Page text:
New Developments: Increase in CEE-Driven Enforcement Activities

Dear Friends,

Further to our initial post, we wanted to make sure you were aware of two developments from last week that will likely result in an increase in U.S. Customs and Border Protection (CBP) enforcement actions. 

The first was the publication of a report by the United States Government Accountability Office (GAO) critical of CBP’s handling of antidumping/countervailing duty (AD/CVD) orders.  The report, which is entitled, “Antidumping and Countervailing Duties:  CBP Action Needed to Reduce Duty Processing Errors and Mitigate Nonpayment Risk” concluded that CBP failed to collect approximately $2.3 billion in antidumping & countervailing duties between Oct. 1, 2001 and Sept. 30, 2014.  While this may not be entirely CBP’s fault (e.g., the retrospective nature of our trade remedies law), the GAO takes CBP to task for “miss[ing] opportunities to identify and mitigate nonpayment risk.”  Given the politics surrounding this issue (the report was delivered to the Senate Finance Committee), we can expect to see increased AD/CVD enforcement as CBP attempts to demonstrate its commitment to addressing this issue.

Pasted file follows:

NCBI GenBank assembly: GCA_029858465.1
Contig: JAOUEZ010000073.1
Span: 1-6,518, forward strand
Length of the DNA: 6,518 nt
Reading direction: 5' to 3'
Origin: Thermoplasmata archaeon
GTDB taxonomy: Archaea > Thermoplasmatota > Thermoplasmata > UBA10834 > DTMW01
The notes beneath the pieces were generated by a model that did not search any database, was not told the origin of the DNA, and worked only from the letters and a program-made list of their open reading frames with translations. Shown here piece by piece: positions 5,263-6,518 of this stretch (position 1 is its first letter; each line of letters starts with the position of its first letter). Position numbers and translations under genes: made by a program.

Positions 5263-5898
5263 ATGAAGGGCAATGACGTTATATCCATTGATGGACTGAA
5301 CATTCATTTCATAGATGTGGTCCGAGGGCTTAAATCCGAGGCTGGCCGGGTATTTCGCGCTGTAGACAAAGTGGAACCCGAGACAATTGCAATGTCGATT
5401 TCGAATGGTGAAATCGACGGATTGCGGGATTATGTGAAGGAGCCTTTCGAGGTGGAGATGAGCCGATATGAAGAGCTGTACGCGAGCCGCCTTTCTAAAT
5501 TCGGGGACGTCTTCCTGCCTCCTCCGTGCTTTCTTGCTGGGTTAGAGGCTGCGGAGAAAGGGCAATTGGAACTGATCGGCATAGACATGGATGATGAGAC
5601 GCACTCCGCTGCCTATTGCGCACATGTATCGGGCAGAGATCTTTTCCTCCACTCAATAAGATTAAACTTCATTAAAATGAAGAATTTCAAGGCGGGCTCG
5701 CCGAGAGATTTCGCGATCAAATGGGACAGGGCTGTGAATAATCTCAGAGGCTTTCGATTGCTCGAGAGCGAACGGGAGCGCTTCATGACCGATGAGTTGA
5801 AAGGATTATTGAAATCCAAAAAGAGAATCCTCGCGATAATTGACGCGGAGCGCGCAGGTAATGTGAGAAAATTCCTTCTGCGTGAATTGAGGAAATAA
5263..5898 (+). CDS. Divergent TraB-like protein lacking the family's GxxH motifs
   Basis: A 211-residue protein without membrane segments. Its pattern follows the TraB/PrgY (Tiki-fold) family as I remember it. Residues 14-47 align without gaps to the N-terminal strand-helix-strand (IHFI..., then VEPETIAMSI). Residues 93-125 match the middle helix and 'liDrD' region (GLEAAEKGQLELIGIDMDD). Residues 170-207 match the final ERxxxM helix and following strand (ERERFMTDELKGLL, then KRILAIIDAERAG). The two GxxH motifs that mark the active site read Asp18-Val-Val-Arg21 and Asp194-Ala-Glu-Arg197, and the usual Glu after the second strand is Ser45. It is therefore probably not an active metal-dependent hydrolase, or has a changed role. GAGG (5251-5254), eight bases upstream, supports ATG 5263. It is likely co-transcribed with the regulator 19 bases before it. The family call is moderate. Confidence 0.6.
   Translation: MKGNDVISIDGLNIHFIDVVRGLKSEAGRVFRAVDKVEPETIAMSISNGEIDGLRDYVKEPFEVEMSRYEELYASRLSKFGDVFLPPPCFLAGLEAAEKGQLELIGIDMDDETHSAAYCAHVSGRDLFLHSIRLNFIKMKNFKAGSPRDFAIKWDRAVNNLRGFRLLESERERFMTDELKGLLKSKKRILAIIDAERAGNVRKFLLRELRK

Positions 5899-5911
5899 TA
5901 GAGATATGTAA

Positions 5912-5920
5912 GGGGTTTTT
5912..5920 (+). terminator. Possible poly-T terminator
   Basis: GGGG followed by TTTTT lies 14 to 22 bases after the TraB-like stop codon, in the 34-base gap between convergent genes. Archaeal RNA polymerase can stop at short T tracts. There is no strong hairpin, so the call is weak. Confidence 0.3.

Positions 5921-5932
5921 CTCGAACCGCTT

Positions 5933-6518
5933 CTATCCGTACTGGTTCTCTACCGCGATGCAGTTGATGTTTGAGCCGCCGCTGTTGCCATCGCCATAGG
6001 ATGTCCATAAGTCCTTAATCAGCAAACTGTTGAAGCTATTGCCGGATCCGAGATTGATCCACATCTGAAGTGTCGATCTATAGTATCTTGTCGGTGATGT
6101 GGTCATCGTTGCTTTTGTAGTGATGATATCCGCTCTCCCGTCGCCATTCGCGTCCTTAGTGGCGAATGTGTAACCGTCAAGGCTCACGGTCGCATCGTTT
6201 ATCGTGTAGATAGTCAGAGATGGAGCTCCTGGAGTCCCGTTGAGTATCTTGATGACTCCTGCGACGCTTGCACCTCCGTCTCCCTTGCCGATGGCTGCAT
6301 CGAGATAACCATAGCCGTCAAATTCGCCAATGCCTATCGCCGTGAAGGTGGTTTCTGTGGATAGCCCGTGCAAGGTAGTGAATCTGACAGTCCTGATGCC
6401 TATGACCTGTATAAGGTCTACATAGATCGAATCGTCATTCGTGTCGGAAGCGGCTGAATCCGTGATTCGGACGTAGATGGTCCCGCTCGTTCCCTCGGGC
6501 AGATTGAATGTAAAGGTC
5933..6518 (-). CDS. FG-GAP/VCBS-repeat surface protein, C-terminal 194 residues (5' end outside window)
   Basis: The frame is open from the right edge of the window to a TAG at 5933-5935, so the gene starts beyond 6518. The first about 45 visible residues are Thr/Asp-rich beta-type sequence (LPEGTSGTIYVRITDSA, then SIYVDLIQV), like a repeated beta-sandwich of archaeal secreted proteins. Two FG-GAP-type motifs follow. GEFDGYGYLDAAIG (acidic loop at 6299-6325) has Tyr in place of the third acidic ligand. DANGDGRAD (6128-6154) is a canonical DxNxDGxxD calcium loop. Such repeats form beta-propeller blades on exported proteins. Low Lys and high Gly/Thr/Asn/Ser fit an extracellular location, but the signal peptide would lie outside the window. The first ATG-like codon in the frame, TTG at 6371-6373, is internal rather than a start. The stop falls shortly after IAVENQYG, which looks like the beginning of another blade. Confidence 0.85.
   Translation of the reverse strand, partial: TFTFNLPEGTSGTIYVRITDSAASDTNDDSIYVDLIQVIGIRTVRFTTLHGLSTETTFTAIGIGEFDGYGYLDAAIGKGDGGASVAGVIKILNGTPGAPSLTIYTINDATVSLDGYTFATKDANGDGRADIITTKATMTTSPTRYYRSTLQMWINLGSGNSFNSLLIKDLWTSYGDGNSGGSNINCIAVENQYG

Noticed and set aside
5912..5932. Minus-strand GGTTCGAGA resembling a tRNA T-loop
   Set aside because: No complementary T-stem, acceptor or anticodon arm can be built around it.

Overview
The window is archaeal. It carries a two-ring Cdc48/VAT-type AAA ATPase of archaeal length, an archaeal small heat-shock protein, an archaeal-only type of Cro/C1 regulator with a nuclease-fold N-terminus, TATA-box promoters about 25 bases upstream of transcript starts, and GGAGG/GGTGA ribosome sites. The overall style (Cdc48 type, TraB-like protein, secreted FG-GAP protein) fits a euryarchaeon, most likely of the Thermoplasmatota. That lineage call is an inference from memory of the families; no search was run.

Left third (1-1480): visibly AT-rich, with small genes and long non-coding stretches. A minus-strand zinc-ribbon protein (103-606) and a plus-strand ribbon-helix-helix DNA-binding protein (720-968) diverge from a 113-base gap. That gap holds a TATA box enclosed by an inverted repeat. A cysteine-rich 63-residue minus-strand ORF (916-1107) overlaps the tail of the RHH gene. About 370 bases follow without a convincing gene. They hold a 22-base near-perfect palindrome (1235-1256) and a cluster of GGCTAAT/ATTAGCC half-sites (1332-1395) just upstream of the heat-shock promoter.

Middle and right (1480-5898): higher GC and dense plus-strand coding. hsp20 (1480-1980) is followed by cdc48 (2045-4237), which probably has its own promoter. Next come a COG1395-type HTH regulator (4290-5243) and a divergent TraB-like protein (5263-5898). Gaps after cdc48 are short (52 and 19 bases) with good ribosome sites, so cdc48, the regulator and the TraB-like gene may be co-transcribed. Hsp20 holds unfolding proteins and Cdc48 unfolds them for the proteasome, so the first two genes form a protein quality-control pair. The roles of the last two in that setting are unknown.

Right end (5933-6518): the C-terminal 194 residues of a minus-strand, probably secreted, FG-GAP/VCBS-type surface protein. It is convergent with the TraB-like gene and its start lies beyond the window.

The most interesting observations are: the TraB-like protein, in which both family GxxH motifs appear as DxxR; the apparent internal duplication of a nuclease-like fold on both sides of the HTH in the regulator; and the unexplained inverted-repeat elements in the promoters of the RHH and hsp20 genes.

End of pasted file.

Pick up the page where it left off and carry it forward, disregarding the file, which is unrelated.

The second was the pre-publication by CBP of interim regulations entitled, “Investigation of Claims of Evasion of Antidumping and Countervailing Duties”.  These regulations were mandated by section 421 of the Trade Facilitation and Trade Enforcement Act of 2015, which was signed into law earlier this year.  The interim regulations, which will take effect on Monday, August 22, 2016, establish procedures for investigating claims of AD/CVD order evasion.  The procedures contain detailed timelines for initiating, conducting and completing investigations based on claims from private parties or other government agencies.  The process created by the interim regulations has numerous advantages over the e-allegation system (which will continue to exist) and we expect that it will be well-used by domestic producers, as well as companies who have reason to believe that competitors are not properly declaring merchandise subject to AD/CVD orders upon importation.

We hope this is helpful.  If you have any questions about the GAO report, or CBP’s interim regulations, please let us know.